All newbie mistakes, I suspect. But it does leave me wondering what other surprises are in store for me in the beguiling world of self-publishing.

For those who have self-published a book, what unexpected hurdles did you run into?

When to Stop Editing

I can admit it – I’m addicted to editing. I’ve rewritten the first chapter of one of my novels so many times that all of the versions start to blur together. Sometimes the changes are relatively minor, but I can’t help thinking of better and better ways to begin, and end up with a completely different opening scene. I’ve added and deleted prologues, and added an epilogue only to question whether it disrupts the flow of the primary narrative.

So my question is, how do you know when your story is good enough? I think I’ll always come up with new ideas that I want to incorporate, but unless I want to end up with one unfinished manuscript at the end of my life, at some point I have to stop and move on.

When I reach this point, I know I have to share my story with people who I trust. They will inevitably  have suggestions of their own, but I can tell by the type of feedback whether or not I’m close. When you hear that an entire character isn’t working, or a section / aspect of the book is slow or doesn’t make sense, I keep rewriting. Or if several readers are taking forever to finish the story, that’s a red light – obviously it isn’t holding their interest enough to finish quickly. But when the suggestions start to get minor, details that need to be sharpened, I make the edits and move on.

So I know it’s time to finally let go of that first chapter. Time to close the file, admit it’s done and start dreaming up new worlds.

Tackling the Art of Revision

“to write is human, to edit is divine” – Stephen King, On Writing

Picture1It’s time to revise the second book in The Conjurors Series, and I must admit that I’m thrilled. Other than creating the plot outline of a story or series, my next favorite step in the writing process is editing. I love connecting the dots, deleting the excess baggage, and even fixing the grammar. It is a restful period after the mental weightlifting that is writing the first draft. Some days I edit a page or a scene, and others I make it through chapters at a time.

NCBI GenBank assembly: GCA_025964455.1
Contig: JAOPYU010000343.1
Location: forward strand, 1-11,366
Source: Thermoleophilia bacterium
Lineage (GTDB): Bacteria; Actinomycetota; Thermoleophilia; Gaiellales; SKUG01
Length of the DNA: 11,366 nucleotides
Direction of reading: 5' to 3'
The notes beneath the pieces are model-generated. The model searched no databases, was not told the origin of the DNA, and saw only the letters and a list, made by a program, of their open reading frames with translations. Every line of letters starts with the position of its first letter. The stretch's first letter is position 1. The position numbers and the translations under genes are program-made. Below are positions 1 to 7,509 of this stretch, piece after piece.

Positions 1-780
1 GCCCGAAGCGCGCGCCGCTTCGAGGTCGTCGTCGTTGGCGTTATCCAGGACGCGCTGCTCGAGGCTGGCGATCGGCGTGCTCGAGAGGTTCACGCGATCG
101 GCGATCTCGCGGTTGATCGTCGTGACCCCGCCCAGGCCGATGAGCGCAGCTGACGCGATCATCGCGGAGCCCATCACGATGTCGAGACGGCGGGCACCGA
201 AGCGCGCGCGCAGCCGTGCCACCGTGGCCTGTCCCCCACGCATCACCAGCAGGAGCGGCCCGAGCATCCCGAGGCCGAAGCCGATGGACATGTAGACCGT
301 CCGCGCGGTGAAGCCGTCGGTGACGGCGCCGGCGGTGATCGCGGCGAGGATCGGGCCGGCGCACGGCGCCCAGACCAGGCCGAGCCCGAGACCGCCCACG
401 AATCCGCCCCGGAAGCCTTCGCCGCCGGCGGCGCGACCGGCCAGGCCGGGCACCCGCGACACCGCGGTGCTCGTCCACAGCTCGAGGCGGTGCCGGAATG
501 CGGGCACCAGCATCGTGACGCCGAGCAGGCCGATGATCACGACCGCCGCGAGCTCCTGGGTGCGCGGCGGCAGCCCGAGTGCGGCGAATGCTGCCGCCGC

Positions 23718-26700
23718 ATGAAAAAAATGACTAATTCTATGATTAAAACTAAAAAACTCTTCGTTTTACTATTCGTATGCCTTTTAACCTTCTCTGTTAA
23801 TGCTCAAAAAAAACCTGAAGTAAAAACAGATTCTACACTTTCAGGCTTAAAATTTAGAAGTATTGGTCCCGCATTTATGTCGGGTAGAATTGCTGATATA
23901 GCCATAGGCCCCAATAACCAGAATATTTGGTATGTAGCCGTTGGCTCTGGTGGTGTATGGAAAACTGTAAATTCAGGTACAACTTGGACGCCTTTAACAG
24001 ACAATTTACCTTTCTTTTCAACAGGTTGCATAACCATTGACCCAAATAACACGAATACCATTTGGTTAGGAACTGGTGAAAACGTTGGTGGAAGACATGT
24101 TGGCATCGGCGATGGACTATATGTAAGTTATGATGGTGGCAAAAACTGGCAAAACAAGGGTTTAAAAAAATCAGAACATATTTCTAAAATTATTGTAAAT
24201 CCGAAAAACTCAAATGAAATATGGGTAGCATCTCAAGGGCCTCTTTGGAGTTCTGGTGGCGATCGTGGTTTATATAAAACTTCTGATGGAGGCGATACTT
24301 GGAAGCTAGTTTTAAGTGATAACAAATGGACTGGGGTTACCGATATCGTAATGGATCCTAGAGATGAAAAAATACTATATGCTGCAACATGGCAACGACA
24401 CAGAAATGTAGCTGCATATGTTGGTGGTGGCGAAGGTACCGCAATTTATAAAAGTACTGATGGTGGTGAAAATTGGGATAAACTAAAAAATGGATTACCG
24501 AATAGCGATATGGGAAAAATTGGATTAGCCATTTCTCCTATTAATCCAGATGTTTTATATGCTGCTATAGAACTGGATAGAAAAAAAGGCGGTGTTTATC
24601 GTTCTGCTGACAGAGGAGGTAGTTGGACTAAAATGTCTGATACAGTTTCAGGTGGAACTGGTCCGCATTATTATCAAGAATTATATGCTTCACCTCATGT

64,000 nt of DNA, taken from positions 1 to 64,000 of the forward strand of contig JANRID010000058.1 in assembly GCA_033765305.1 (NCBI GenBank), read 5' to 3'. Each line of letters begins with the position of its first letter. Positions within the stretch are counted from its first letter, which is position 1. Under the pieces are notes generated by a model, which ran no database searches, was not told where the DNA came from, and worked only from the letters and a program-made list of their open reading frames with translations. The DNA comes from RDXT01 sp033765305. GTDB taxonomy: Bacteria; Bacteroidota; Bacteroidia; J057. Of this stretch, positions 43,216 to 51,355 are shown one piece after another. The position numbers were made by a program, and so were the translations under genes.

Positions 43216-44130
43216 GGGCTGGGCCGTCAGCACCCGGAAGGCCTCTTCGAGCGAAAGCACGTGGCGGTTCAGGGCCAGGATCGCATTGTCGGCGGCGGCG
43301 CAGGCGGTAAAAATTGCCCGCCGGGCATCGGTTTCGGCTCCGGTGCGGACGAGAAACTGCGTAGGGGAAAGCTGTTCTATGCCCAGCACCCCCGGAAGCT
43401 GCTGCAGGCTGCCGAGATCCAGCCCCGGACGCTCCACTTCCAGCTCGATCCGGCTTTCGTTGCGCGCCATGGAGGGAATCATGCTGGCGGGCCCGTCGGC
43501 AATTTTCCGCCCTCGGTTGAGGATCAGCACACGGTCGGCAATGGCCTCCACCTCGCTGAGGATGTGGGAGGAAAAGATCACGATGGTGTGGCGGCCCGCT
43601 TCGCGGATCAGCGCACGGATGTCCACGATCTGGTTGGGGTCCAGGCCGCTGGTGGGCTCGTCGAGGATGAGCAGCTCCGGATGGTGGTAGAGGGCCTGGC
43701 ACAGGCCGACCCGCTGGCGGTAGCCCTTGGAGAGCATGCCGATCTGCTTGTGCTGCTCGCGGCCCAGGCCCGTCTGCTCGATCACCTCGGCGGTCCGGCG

Being a creature who loves to research the best ways of doing everything, I began to look into the best way to approach the editing process. I was surprised to find that there wasn’t a lot of insight out there from my favorite authors, like J.K. Rowling, Suzanne Collins, and Cassandra Clare. I think maybe that’s because editing is an intensely personal process that is different for every writer.

I read a cool article in the Boston Globe about how the modernists changed the way that we edit today. Back in Shakespeare’s day, when there were no computers (or typewriters, for that matter), authors would put pen to page, write carefully, and call it a day. The modernists, like Hemingway and Eliot, would write and rewrite, sometimes 10-12 drafts. The end product often looked nothing like the original draft. As tempting as it is to want to go back to the days of writing well the first time, I suspect that the way writers think has fundamentally changed. We can’t go back to a simpler time, and I for one am going to embrace it.

What’s worked for me is first and foremost getting others to read my first draft. I had a lot of success with the Online Writing Workshop for Science Fiction, Fantasy and Horror when I wrote the first book in The Conjurors Series. For book two I have a trusted group of readers whose opinions I trust. Their advice is invaluable in helping me take my work to the next level at both a micro and macro level. They always think of things that would never have crossed my mind, no matter how carefully I edited my work.

I also focus on sections of the story that I know are crucial moments to make sure every word is just right.Then I look at the bigger picture, referring back to my outline to make sure all of the plot connections are in place and that my themes and mood are carried throughout the story.

I’m always on the lookout for new techniques, so let me know – what works best for you when you’re in editing mode?